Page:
President Ma Ying-jeou’s (馬英九) administration’s participation in the APEC summit has restricted Taiwan’s strategic options and international engagement with its sole focus on cross-strait relations at the annual meeting, the Democratic Progressive Party (DPP) said yesterday.
“The APEC summit, one of several international events that Taiwan takes part in as a full member, was supposed to be a setting where Taiwan could actively expand its international visibility and interaction. Unfortunately the Ma administration only approached the meeting as an arena for cross-strait political dialogue,” DPP Chairman Su Tseng-chang (蘇貞昌) said yesterday.
Former vice president Vincent Siew (蕭萬長), who represented Ma in his capacity as chairman of the Cross-Straits Common Market Foundation, praised the meeting as “fruitful” upon his return from Bali, Indonesia, yesterday.
Ma’s attitude toward the meeting was the reason Siew never challenged Chinese President Xi Jinping’s (習近平) political statement about the “one China” principle during their 30-minute meeting on Sunday.
“The international community could mistakenly believe that Taiwan acknowledged that it was part of China,” Su said, adding that the delegation could have proposed more constructive initiatives and have promoted closer country-to-country cooperation if it had not been so focused on China.
Su reiterated the DPP’s opposition of the “one China” framework and maintained that the political feud across the Taiwan Strait was not a continuation of the Chinese Civil War between the Chinese Nationalist Party (KMT) and the Chinese Communist Party.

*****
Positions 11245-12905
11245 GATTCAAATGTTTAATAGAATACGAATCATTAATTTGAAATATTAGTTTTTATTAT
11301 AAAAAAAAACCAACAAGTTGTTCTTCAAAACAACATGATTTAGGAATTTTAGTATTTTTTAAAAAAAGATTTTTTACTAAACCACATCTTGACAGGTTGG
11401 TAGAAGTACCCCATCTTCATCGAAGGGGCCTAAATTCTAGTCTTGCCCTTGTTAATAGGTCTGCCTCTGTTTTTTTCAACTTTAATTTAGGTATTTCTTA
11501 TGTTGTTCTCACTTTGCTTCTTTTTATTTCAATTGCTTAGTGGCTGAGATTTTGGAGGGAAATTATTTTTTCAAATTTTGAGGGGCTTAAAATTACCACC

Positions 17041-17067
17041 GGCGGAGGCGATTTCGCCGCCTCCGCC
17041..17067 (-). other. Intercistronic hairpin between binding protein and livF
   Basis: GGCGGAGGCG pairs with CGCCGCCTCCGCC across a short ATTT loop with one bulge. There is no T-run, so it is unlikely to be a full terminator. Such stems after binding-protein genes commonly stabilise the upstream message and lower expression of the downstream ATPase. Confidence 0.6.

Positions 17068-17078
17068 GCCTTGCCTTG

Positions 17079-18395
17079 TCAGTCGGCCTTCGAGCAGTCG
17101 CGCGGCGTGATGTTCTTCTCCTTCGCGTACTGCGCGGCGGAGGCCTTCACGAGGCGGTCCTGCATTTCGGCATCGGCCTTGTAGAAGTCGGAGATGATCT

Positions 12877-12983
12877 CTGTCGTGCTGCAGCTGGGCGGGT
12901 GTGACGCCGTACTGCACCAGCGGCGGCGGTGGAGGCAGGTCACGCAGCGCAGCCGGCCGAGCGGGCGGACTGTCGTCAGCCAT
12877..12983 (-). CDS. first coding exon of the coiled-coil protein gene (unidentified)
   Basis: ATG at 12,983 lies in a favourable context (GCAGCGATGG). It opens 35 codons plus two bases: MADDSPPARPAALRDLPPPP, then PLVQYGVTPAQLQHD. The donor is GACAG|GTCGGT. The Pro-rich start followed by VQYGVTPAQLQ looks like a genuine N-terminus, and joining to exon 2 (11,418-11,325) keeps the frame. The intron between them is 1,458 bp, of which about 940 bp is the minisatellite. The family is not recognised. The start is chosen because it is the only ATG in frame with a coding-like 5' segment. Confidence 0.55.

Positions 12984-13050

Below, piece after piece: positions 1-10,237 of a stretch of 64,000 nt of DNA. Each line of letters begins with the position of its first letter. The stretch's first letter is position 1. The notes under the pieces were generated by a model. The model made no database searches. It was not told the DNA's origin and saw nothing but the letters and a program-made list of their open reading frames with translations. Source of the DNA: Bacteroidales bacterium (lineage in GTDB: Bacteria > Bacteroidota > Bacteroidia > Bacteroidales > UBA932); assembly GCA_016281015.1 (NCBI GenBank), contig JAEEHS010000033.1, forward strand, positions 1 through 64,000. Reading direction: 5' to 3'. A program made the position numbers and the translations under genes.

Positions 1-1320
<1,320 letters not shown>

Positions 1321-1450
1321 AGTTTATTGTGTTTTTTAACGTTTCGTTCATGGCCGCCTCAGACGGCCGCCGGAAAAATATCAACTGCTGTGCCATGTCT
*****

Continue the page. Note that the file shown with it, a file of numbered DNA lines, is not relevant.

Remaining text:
“Dialogue and negotiations between the two sides should never be conducted under the ‘one China’ framework. Nor should Taiwan’s sovereignty be sacrificed in exchange for increased international participation,” Su said.
Xi’s comment in his meeting with Siew, in which the Chinese leader said cross-strait political division should be resolved and could not be “passed on from generation to generation,” reflected that Beijing has grown impatient about gridlocked bilateral political negotiation and would likely increase pressure on Ma during the remainder of his term, DPP Department of China Affairs director Honigmann Hong (洪財隆) said.
Hong raised concerns about Ma’s intention to actively promote a meeting between him and Xi at the APEC summit next year, saying it could “cause irreversible damage” to Taiwan’s political and economic sovereignty.